CS 325: Introduction to Game Design
- Meets: Tuesdays and Thursdays from 1:30–2:45pm in East 122
- Resources: Piazza
- Community: Discord
- Grades and Submitting Assignments: Blackboard
- Credits: 3
- Prerequisites: Grade of C or better in CS 211 Object-Oriented Programming
Instructor: Yotam Gingold
Game design, in various electronic entertainment technologies,
involves a diverse set of skills and backgrounds from narrative and art to
computer programming. This course surveys the technical aspects of the field,
with an emphasis on programming innovative game design.
Game Design Workshop by Tracy Fullerton.
- Principles of Game Design
- The Structure of Games
- Formal and Dramatic Elements
- System Dynamics
- There will be weekly assignments and presentations (75%) and a mid-term and final exam (25%).
- Late policy: I drop the two lowest weekly assignment grades, so you may miss two of them without penalty.
- An ability to employ a variety of data structures in a game development and design context.
- An ability to identify the issues involved in the core mechanics and design of a game and how to solve them with appropriate techniques.
- An ability to design and implement simple games from the ground up.
GMU is an Honor Code university; please see the Office for Academic Integrity for a full description of the code and the honor committee process, and the Computer Science Department's Honor Code Policies regarding programming assignments. The principle of academic integrity is taken very seriously and violations are treated gravely. What does academic integrity mean in this course? Essentially this: when you are responsible for a task, you will perform that task. When you rely on someone else's work in an aspect of the performance of that task, you will give full credit in the proper, accepted form.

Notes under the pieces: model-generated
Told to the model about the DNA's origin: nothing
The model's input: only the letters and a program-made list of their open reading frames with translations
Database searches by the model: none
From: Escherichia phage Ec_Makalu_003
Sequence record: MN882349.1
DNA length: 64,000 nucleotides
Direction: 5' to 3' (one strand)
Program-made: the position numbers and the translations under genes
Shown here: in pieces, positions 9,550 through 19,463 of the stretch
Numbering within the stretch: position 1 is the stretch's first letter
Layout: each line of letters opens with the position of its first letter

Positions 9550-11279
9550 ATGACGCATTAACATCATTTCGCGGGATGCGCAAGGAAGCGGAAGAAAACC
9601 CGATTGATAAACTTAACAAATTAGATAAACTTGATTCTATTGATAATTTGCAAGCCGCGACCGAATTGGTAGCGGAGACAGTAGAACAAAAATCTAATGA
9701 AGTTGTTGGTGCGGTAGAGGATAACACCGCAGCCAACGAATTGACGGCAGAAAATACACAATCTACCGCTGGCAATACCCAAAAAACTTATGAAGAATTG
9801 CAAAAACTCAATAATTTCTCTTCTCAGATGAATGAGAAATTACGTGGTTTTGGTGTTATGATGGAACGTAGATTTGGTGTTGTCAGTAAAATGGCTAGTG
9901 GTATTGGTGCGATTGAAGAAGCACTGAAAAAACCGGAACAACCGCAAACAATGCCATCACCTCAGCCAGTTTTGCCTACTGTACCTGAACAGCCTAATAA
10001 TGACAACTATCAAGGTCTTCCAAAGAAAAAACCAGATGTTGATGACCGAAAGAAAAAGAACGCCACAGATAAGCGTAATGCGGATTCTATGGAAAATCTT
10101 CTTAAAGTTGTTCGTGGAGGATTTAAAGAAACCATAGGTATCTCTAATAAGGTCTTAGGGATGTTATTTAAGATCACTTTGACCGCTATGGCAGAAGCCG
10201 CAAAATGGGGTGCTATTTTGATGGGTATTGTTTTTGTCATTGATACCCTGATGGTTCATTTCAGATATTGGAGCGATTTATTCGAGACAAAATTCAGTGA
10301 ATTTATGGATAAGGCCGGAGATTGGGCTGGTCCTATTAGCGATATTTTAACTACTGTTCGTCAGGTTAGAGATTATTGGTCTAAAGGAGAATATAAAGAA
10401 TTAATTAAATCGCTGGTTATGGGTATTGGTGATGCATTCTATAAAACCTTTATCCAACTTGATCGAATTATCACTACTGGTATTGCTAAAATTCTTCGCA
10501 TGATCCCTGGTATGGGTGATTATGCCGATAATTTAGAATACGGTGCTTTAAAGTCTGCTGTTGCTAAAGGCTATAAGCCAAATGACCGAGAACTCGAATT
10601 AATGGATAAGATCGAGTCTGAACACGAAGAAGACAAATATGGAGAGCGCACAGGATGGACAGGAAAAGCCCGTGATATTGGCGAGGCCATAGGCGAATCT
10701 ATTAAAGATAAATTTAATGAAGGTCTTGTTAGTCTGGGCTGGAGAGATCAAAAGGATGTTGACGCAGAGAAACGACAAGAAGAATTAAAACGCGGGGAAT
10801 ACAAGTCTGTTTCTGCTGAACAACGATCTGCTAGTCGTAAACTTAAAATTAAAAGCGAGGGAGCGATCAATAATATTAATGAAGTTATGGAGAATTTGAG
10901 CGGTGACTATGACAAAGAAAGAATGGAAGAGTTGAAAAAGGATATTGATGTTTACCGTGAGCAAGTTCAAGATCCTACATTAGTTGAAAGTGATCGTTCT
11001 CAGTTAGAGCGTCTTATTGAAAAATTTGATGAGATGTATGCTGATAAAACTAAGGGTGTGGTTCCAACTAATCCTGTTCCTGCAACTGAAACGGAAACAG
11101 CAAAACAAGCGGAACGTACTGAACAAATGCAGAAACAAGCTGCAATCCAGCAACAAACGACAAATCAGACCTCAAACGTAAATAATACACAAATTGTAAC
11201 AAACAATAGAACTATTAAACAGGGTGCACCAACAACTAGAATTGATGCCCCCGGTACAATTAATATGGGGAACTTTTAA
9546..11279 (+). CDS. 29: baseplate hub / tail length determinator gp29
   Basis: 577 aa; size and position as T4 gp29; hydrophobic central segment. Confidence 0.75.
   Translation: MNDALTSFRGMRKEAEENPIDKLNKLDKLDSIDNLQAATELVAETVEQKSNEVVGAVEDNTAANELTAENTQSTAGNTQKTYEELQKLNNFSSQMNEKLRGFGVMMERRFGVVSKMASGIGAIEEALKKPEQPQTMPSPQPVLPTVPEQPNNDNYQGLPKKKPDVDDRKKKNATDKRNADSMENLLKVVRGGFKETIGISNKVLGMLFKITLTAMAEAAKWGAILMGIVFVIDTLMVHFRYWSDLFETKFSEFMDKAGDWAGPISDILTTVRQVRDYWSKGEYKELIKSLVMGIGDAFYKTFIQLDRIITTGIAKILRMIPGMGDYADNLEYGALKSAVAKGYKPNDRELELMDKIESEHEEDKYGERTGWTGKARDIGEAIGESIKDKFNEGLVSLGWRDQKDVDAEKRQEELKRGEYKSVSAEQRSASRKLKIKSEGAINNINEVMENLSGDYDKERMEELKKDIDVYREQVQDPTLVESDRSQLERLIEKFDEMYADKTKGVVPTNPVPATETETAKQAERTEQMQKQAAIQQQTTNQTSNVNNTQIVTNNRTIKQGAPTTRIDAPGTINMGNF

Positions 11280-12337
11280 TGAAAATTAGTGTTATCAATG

Another aspect of academic integrity is the free play of ideas. Vigorous discussion and debate are encouraged in this course, with the firm expectation that all aspects of the class will be conducted with civility and respect for differing ideas, perspectives, and traditions.
When in doubt (of any kind) please ask for guidance and clarification.
Accommodations for Disabilities:
If you have a documented learning disability or other condition that may affect academic performance you should: 1) make sure this documentation is on file with Disability Services (https://ds.gmu.edu; email@example.com; +1-703-993-2474; SUB I Suite 2500) to determine the accommodations you need; and 2) talk with me to discuss your accommodation needs.
Students must use their GMU email account to receive important University information, including messages related to this class. See https://mail.gmu.edu for more information.
[The following privacy statement is courtesy of Dr. Carrie Klein.]
As a learning community, we are collectively responsible for upholding privacy protection standards. This is especially important as much of our teaching and learning has moved on to online platforms, which moves learning beyond the confines of the classroom. As your instructor, I am committed to protecting your privacy by only using university-approved course technologies and adhering to Family and Educational Rights and Privacy Act (FERPA) guidelines. This includes only using your educational data for legitimate educational purposes and only sharing that with the university for legitimate purposes (for instance, submitting your final grades to the registrar’s office). Regarding video-conferencing, while I ask, to the extent you are comfortable and able, that you keep your videos on during lessons to aid in the development of our learning community, I also understand that that may not always be possible. Know that you will not be penalized for choosing to disable your video during synchronous course sessions. If a need to record our class arises, I will give everyone notice prior to the recording, so that you may turn off your videos should you not wish to be recorded.